On or about May 31, 2003, Defendant hired Plaintiff, an Asian-American male of Vietnamese origin, as a Mechanical Engineer to work at its Quindaro Plant. In the fall of 2010, the position of Director of Electric Production Operations was posted available following the retirement of John Fuentes. The Director position required “a B.S. in Mechanical Engineering from an accredited institution and a minimum of 5 years related work in coal fired steam-electric generation; or, equivalent professional experience consisting of a minimum of 10 years of progressive operating experience, 4 years management/supervision experience with additional post high school education preferred.”[15] Plaintiff applied for the position.

         At the time, Don Gray, the General Manager of BPU, and Darrell Dorsey, then Manager of Electric Production and Supply, disagreed regarding whether the vacant position should be filled with an engineer or someone with significant plant operations experience. Gray preferred someone with operational experience, while Dorsey wanted to fill the position with an engineer. Gray delegated the task of selecting a new director to Dorsey, the manager of that department.

         After going through the selection process, Dorsey recommended Plaintiff for the position over Patrick Knefel, a BPU employee who did not possess an engineering degree but had over 30 years of operations experience. Gray accepted Dorsey's recommendation and awarded the position to Plaintiff, effective January 1, 2011.

         On February 2, 2012, prior to Dorsey's retirement, Gray issued a memorandum to BPU employees and the Board advising that Dorsey's manager position would become two positions: 1) Manager of Electric Production and 2) Manager of Electric Supply.[16] At the same time, Gray appointed Dong Quach as Acting Manager of Electric Production and Bob Adams as Acting Manager of Supply. On or about February 28, 2012, Dorsey retired and Quach became Plaintiff's supervisor.

         On March 15, 2012, Plaintiff received a positive evaluation.[17]

         On October 3, 2012, Gray and Quach met with Plaintiff. Gray informed Plaintiff that he was being removed from the position of Director of Electric Production Operations due to concerns over morale and reports of one of Plaintiff's shift supervisors being under the influence of alcohol while at work.[18] Plaintiff was demoted to Mechanical Engineer, but his salary remained at the director level through the end of the year.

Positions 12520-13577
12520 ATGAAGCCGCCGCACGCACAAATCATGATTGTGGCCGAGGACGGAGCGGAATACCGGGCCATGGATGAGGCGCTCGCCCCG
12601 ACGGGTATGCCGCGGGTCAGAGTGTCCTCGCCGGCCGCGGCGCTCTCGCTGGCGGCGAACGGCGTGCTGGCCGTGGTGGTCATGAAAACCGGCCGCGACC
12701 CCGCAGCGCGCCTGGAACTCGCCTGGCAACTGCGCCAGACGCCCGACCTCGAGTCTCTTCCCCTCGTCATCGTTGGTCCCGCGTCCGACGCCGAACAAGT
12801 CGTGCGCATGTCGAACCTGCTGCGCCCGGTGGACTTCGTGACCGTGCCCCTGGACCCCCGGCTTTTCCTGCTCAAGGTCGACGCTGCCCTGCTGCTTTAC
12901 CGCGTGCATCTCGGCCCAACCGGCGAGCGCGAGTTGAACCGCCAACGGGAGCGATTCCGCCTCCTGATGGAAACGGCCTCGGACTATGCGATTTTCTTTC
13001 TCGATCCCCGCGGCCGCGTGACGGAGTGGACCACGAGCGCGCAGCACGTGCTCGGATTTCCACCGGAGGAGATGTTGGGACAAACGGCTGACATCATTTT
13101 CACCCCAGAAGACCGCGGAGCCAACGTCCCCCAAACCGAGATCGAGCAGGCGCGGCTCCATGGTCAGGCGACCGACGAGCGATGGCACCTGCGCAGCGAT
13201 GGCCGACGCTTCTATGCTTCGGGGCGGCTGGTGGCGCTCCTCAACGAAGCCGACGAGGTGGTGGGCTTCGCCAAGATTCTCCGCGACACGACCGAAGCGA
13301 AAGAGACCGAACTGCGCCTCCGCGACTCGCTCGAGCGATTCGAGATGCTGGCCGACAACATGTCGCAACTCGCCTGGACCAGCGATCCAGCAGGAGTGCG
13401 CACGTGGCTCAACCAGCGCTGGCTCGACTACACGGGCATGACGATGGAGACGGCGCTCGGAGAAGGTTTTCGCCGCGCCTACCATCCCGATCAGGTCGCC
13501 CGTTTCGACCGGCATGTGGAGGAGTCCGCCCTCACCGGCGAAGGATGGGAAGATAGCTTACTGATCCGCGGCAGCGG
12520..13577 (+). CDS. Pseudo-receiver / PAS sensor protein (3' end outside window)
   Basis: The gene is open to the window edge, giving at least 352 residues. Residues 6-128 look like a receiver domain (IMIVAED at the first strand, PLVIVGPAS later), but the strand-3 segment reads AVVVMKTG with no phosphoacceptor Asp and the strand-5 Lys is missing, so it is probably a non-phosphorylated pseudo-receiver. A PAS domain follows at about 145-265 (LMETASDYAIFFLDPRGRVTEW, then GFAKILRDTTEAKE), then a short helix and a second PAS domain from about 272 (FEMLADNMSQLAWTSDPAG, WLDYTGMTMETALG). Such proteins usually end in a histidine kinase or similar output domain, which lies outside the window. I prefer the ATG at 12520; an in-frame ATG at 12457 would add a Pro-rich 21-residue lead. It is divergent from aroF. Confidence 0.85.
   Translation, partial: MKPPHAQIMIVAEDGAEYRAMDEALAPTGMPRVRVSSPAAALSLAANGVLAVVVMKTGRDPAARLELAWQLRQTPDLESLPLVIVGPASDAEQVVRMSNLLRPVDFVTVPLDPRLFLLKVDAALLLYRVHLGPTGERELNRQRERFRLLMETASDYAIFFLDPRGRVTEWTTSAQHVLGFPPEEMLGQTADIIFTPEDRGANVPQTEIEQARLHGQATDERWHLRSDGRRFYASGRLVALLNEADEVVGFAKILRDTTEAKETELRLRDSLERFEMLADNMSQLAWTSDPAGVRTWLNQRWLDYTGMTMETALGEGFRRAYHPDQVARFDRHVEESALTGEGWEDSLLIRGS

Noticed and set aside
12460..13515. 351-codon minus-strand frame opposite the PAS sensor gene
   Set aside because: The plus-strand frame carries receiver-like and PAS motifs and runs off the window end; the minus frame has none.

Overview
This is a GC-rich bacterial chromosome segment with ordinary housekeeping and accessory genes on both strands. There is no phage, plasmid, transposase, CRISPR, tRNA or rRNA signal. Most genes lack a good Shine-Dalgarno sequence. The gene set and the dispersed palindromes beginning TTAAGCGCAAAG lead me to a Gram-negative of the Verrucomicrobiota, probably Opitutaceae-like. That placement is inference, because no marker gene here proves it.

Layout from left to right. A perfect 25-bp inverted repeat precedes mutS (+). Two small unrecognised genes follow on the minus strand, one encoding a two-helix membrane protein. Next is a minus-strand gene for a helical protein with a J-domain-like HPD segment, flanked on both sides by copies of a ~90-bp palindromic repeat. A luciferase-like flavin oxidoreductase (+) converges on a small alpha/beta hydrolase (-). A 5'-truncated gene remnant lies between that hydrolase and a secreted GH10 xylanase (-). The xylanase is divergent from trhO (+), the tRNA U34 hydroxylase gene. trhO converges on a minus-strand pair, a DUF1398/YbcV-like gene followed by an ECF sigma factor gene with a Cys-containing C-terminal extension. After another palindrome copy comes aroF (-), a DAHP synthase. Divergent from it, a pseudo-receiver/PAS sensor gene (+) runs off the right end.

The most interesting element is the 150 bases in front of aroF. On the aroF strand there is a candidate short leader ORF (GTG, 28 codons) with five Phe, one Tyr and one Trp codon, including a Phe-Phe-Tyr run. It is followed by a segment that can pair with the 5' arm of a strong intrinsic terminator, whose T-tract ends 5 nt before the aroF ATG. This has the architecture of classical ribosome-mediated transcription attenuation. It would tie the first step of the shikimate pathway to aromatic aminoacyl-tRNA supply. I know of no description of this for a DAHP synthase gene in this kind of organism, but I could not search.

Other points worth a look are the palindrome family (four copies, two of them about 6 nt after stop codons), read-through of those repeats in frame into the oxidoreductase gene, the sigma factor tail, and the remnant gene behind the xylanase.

Gray appointed Knefel as Acting Director of Electric Production Operations in the meantime. Gray tasked Quach with finding a new Director and working to elevate Plaintiff to a higher engineering position. On or about January 3, 2013, after Quach created a new Senior Engineering position, Plaintiff was promoted to Senior Engineer.[19]

         On March 15, 2013, Plaintiff submitted a written internal complaint to Defendant's Human Resources Division, stating:

I was demoted from Director Electric Production Operations to Mechanical Engineer by Mr. Don Gray at 9:30 a.m. October 3rd, 2012 in his conference room without any reasons. He promoted Patrick Knefel to take my job.
* * *
I believed I have been discriminated, unfaired (sic) treated, violated (sic) my EEO. I have worked hard on all my assignments. However, I am suffering by this unfair treatment and discrimination since.[20]

         Plaintiff requested the job posting for the Director position be taken down while the situation remained unresolved.[21] He also requested reinstatement as Director of Electric Production Operations.[22]

         That same day, Ashley Culp, Defendant's Employment and Compliance Coordinator, sent Plaintiff a memorandum acknowledging receipt of his complaint and informed him that Human Resources (“HR”) would “conduct[] a thorough investigation” of his complaint.[23] On April 12, 2013, Culp sent Plaintiff a memorandum informing him that “[b]ased upon the information this office has received, there is no evidence of discrimination, unfair treatment, or violation of EEO . . . .”[24]